A.J. Johnson, Butch Jones set for UT Vols preseason drills (with video)

A.J. Johnson, Butch Jones set for UT Vols preseason drills (with video)

August 1st, 2013 by Patrick Brown in Sports - College

Tennessee coach Butch Jones speaks to members of the media during a news conference at Neyland Stadium on Wednesday. The Vols start practice Friday and open their season against Austin Peay on Aug. 31.

Photo by Patrick Smith/Times Free Press.

<strong>KNOXVILLE &#8212;</strong> The first words out of A.J. Johnson&#8217;s mouth late Wednesday morning were the Tennessee linebacker&#8217;s playful deflection of the notion he&#8217;s the center of the Volunteers&#8217; defense.

Moments later, he was bragging and laughing about his bowling skills and recalling a team whitewater rafting this offseason when he tackled Daniel McCullers, the 6-foot-8 defensive tackle who outweighs him by more than 100 pounds.

If it seemed like the SEC&#8217;s leading tackler from 2012 was looser, it&#8217;s because he was.

Sitting behind a microphone at the table inside Neyland Stadium&#8217;s media room never has been his most comfortable spot , but his confidence heading into the season now has Johnson carrying himself differently there.

&#8220;It&#8217;s just a blessing to be here, man,&#8221; he said with a wide grin. &#8220;I&#8217;m really excited about this year. I feel we&#8217;re going to do real big things, and like you said, I am a little more looser [because] I&#8217;m feeling real good about this season.&#8221;

Johnson was hardly alone aboard the train of optimism that ran through the Vols&#8217; preseason news conference. It&#8217;s what happens this time every year as teams start practice. At Tennessee, it&#8217;s even more the case given the impressive offseason success of first-year coach Butch Jones.

Now, though, it&#8217;s time for football.

&#8220;I think we all know this. It&#8217;s not a secret,&#8221; Jones said. &#8220;Are we going to be the most talented team this year? No, we&#8217;re not. We all understand that. But talent doesn&#8217;t win championships. Teams win championships.

&#8220;[At Cincinnati] we won two championships in a row and I believe we were picked fourth or fifth in our conference, but I thought we had the best collection of individuals who bought into a goal and they held each other accountable to the standards and expectations of the football program.&#8221;

The same media that picked Tennessee to finish fifth in its own division this season selected Johnson to a first-team All-SEC spot. The 6-foot-2, 243-pounder&#8217;s 138 tackles as a sophomore last season ranked fourth nationally, led the SEC and were the most by a Vol since Jerod Mayo&#8217;s 140-stop 2007 season. He was a good player on a bad defense, the best on statistically the worst unit in Tennessee&#8217;s history.

Naturally, Johnson didn&#8217;t like talking about it.

&#8220;I changed a lot,&#8221; he said, &#8220;because when I interviewed with y&#8217;all after a game, I lost, and that&#8217;s when I really don&#8217;t want to talk to nobody, after another loss. I&#8217;d be like, &#8216;Why do I got to talk? We lost.&#8217; It&#8217;s just a change in mindset and doing stuff right and being more approachable.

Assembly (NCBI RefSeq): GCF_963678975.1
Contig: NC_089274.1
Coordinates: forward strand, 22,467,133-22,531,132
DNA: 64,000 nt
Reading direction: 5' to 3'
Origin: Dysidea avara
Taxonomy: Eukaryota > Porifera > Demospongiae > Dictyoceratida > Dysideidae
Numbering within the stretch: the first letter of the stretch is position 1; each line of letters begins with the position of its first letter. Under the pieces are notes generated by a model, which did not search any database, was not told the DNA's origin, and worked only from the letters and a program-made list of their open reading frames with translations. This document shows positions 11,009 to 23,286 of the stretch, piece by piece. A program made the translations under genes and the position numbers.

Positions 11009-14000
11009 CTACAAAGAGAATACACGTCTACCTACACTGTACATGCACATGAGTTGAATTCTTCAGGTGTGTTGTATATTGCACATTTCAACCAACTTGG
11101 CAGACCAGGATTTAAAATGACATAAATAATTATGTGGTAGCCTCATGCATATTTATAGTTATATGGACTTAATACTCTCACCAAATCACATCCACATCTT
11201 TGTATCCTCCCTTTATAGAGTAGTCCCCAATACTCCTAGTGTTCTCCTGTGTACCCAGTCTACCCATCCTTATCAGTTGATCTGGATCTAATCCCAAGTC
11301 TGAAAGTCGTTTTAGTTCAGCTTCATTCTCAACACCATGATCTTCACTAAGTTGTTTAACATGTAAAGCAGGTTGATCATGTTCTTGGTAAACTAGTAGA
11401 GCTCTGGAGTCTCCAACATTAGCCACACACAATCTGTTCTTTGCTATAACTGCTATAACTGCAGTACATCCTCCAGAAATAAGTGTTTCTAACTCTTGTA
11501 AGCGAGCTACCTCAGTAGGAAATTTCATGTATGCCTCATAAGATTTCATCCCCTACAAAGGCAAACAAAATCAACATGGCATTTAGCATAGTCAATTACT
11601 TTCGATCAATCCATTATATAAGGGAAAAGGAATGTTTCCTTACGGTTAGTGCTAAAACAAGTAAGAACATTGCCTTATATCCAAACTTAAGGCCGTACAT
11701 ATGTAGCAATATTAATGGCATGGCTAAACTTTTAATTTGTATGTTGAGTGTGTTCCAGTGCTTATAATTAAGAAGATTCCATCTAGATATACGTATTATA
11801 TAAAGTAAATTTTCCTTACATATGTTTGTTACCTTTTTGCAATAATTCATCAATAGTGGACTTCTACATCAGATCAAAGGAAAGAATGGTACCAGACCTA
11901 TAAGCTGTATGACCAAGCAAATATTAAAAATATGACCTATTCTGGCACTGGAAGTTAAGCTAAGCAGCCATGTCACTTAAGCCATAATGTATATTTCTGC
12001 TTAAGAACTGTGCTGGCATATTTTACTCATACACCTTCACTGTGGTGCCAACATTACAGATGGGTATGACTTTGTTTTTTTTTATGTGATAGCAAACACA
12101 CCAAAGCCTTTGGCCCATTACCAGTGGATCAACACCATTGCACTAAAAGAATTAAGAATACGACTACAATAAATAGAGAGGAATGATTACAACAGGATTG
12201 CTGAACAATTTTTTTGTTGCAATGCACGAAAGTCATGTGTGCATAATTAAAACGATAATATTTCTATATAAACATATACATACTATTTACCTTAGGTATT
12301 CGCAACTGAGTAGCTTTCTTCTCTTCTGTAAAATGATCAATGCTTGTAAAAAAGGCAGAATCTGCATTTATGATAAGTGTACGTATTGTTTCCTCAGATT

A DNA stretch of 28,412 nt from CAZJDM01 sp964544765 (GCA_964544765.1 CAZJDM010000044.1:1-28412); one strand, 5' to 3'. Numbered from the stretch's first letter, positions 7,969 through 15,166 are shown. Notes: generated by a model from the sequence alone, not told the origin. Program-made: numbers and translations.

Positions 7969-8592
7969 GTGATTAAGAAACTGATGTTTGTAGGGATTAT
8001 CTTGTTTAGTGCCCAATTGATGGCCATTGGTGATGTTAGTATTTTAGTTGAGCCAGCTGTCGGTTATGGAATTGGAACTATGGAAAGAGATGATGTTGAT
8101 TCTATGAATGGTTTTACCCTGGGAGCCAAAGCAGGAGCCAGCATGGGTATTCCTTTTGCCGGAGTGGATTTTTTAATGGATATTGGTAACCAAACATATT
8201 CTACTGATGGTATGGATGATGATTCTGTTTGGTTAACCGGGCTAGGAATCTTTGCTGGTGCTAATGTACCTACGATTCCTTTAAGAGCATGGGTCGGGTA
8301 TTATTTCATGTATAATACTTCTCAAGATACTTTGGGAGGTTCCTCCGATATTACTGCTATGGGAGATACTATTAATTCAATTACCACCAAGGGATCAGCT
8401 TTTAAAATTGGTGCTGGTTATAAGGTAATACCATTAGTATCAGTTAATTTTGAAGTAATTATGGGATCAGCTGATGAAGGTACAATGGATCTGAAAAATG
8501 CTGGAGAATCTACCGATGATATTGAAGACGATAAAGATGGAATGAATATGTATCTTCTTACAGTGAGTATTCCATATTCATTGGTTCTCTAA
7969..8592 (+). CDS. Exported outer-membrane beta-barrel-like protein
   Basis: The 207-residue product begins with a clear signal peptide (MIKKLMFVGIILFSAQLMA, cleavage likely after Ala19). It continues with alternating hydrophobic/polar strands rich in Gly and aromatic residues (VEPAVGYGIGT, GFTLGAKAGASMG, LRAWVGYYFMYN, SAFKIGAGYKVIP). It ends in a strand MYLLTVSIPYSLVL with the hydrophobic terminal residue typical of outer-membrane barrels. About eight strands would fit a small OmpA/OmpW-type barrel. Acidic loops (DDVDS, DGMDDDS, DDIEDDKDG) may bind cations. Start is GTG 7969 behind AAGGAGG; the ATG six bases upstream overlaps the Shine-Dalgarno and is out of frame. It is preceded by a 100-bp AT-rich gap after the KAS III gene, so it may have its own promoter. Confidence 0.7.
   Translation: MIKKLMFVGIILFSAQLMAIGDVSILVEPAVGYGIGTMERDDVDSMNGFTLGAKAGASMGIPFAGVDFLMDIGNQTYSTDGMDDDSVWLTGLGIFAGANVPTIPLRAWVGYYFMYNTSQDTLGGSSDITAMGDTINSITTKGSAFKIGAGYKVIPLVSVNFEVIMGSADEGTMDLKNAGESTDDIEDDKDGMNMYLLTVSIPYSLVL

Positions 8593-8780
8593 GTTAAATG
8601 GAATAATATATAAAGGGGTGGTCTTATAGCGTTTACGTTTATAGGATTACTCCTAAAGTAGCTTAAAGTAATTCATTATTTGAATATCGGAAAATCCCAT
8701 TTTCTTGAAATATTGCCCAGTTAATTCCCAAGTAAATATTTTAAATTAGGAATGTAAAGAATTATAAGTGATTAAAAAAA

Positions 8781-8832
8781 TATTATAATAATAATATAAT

&#8220;It&#8217;s been a great offseason, so I&#8217;m ready for it.&#8221;

Tennessee&#8217;s coaching staff targeted the former four-star recruit as a potential difference maker on a defense lacking them and pushed the junior to make more disruptive plays and step up as a leader.

Jones said he&#8217;s encouraged by what he&#8217;s seen from his middle linebacker, but the Vols want to see him continue to take steps toward becoming better than he&#8217;s been.

&#8220;We need a high level of consistency with A.J.,&#8221; Jones said. &#8220;Everything that we have challenged A.J. with, he has responded. I think he&#8217;s in the best shape of his life. He plays exceptionally hard. He&#8217;s really bought into the standard.

&#8220;Now A.J. has to do a great job of improving his leadership skills. Just like the quarterback is usually the alpha male of the offense, the middle linebacker is the alpha male of the defense. I think [it&#8217;s] him continuing to work on that part of his game, but &#8230; he&#8217;s had a tremendous offseason.&#8221;

Playing alongside Herman Lathers, a fifth-year senior that every player respected as a leader, last season, Johnson admitted he didn&#8217;t do the best job he could in being that alpha male last season, but now he said he&#8217;s accustomed to what&#8217;s expected of him.

&#8220;It&#8217;s just a role that&#8217;s come on and I have to take,&#8221; he said. &#8220;It&#8217;s something that&#8217;s not really hard to take because we&#8217;ve got older guys beside and other guys who are stepping up and talking and leading as well. You&#8217;ve always got other people beside you that are going to help you.

&#8220;I feel like [Lathers] probably would have wanted me to speak more last year,&#8221; he said. &#8220;I know I wasn&#8217;t as vocal as I should have been, but I know I looked up to him. He taught me a lot of stuff on the field and off as well. It&#8217;s just something that I embrace now.&#8221;

<em>Contact Patrick Brown at pbrown@timesfreepress.com, and follow him on Twitter at twitter.com/patrickbrowntfp.</em>